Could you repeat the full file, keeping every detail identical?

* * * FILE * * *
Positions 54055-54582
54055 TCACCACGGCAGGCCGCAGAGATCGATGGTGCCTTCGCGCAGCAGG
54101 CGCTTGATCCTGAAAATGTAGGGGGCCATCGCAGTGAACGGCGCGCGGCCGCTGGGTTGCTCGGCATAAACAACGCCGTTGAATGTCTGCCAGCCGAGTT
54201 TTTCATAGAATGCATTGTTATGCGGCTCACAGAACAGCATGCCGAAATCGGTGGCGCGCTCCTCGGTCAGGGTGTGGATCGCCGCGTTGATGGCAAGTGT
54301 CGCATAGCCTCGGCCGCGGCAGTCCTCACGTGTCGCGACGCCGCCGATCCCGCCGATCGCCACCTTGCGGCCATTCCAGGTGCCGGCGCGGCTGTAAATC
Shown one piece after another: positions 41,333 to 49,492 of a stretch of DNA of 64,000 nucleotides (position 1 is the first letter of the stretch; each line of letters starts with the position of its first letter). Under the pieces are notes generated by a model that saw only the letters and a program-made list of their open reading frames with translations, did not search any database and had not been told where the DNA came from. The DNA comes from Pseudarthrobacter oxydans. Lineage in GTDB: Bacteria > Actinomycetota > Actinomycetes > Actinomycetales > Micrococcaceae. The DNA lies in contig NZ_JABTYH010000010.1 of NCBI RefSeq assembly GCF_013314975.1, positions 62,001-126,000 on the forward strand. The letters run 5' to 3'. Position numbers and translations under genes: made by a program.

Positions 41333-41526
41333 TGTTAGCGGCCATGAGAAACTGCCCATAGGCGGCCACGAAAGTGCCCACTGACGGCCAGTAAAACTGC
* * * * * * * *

Positions 54055-54582
54055 TCACCACGGCAGGCCGCAGAGATCGATGGTGCCTTCGCGCAGCAGG
54101 CGCTTGATCCTGAAAATGTAGGGGGCCATCGCAGTGAACGGCGCGCGGCCGCTGGGTTGCTCGGCATAAACAACGCCGTTGAATGTCTGCCAGCCGAGTT
54201 TTTCATAGAATGCATTGTTATGCGGCTCACAGAACAGCATGCCGAAATCGGTGGCGCGCTCCTCGGTCAGGGTGTGGATCGCCGCGTTGATGGCAAGTGT
54301 CGCATAGCCTCGGCCGCGGCAGTCCTCACGTGTCGCGACGCCGCCGATCCCGCCGATCGCCACCTTGCGGCCATTCCAGGTGCCGGCGCGGCTGTAAATC
Shown one piece after another: positions 41,333 to 49,492 of a stretch of DNA of 64,000 nucleotides (position 1 is the first letter of the stretch; each line of letters starts with the position of its first letter). Under the pieces are notes generated by a model that saw only the letters and a program-made list of their open reading frames with translations, did not search any database and had not been told where the DNA came from. The DNA comes from Pseudarthrobacter oxydans. Lineage in GTDB: Bacteria > Actinomycetota > Actinomycetes > Actinomycetales > Micrococcaceae. The DNA lies in contig NZ_JABTYH010000010.1 of NCBI RefSeq assembly GCF_013314975.1, positions 62,001-126,000 on the forward strand. The letters run 5' to 3'. Position numbers and translations under genes: made by a program.

Positions 41333-41526
41333 TGTTAGCGGCCATGAGAAACTGCCCATAGGCGGCCACGAAAGTGCCCACTGACGGCCAGTAAAACTGC